But, the Supreme Court agreed with ARCO that the plaintiffs were all current owners of property within the Superfund site and so were covered persons under CERCLA § 107(a), 42 U.S.C. § 9607(a), or “potentially responsible parties” (a/k/a PRPs), as that phrase is used throughout much of the rest of CERCLA. ARCO, Slip. Op., 14. In reaching that conclusion, the Supreme Court applied the statute’s definition of “facility,” which includes “’any site or area where a hazardous substance has been deposited . . . or otherwise come to be located.’”  Id., quoting 42 U.S.C. § 9601(9)(B). There could be no dispute that plaintiffs' properties were areas where hazardous substances had become located—after all that was the basis for their tort claims. From there, it was a simple step for the Court to conclude that plaintiffs, as PRPs, are prohibited by CERCLA § 122(e)(6) from taking remedial action at the Anaconda Smelter Superfund Site without obtaining authorization from EPA. ARCO, Slip Op., 13-14.That section applies the remedial action prohibition to any facility at which the President or a PRP, pursuant to an administrative order or consent decree, has begun a remedial investigation and feasibility study. 42 U.S.C. § 9622(e)(6). This prohibition primarily applies to Superfund National Priorities List sites, but it might also apply to sites over which the President has delegated his authority to EPA (whether or not on the National Priorities List), the Department of Defense or a number of other agencies.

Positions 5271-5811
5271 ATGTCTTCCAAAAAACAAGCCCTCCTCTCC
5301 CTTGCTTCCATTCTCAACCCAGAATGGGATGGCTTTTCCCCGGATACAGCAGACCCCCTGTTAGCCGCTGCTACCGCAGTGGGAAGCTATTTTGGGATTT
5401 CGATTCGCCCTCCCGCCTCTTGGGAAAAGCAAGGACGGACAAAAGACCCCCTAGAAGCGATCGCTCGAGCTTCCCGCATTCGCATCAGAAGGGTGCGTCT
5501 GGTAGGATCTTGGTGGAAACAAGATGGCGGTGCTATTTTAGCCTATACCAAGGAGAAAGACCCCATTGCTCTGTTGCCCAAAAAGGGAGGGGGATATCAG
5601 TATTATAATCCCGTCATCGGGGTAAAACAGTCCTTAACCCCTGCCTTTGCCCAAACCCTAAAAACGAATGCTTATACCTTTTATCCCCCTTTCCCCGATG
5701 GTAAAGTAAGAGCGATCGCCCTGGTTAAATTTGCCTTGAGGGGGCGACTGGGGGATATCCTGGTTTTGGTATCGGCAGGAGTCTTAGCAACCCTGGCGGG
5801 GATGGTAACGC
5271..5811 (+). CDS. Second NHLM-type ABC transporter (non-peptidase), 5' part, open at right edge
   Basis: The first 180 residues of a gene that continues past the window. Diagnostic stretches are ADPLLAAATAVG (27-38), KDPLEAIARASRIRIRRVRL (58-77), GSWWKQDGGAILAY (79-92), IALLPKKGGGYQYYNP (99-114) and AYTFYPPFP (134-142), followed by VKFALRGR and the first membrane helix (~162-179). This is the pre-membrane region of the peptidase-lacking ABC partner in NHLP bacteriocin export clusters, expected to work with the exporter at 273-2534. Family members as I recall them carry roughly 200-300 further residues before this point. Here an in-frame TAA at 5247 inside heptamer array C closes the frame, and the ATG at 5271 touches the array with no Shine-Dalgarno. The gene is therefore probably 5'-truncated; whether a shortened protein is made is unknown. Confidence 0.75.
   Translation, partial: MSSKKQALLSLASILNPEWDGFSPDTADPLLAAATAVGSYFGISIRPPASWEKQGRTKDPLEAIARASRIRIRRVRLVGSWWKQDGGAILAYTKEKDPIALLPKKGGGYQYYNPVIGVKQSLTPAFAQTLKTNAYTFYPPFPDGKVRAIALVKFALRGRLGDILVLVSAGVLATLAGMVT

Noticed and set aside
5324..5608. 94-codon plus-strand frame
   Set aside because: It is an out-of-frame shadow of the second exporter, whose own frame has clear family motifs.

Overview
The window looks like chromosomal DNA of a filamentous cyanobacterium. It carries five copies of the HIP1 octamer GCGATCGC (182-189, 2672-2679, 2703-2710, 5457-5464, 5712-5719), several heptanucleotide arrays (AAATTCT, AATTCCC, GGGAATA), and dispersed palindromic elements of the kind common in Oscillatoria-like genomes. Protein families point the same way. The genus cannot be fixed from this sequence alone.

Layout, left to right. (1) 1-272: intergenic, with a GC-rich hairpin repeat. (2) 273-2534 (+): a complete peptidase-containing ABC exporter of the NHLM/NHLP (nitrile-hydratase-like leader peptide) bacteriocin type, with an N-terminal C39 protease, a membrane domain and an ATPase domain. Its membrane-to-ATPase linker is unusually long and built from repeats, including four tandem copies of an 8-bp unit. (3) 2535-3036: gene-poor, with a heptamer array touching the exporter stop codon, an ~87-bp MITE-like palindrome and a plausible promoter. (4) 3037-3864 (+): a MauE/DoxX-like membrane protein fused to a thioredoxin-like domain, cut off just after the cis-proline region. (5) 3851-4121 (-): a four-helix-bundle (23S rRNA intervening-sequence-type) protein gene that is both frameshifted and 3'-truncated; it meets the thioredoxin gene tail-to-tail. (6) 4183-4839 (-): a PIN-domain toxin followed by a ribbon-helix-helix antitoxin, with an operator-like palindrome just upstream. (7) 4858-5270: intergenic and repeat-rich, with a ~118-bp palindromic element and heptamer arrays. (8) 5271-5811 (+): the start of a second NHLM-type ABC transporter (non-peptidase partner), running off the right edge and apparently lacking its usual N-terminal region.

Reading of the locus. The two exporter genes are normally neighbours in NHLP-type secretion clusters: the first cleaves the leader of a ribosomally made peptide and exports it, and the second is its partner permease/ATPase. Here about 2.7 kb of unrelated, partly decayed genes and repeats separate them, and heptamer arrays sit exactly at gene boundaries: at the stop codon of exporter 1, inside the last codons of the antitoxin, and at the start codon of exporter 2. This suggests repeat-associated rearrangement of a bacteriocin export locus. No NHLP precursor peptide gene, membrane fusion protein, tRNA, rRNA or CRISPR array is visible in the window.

The Court rejected arguments that a person covered by CERCLA § 107(a), but who is not liable because of a defense, is not a PRP. Thus, innocent purchasers and persons who have a statute of limitations defense are still PRPs to whom the Section 122(e)(6) prohibition applies. The Court found this approach implemented CERCLA's purpose of developing a single, comprehensive EPA-led cleanup rather than allowing myriad competing approaches. This approach to defining the category of PRPs could lead to some highly technical and curious results.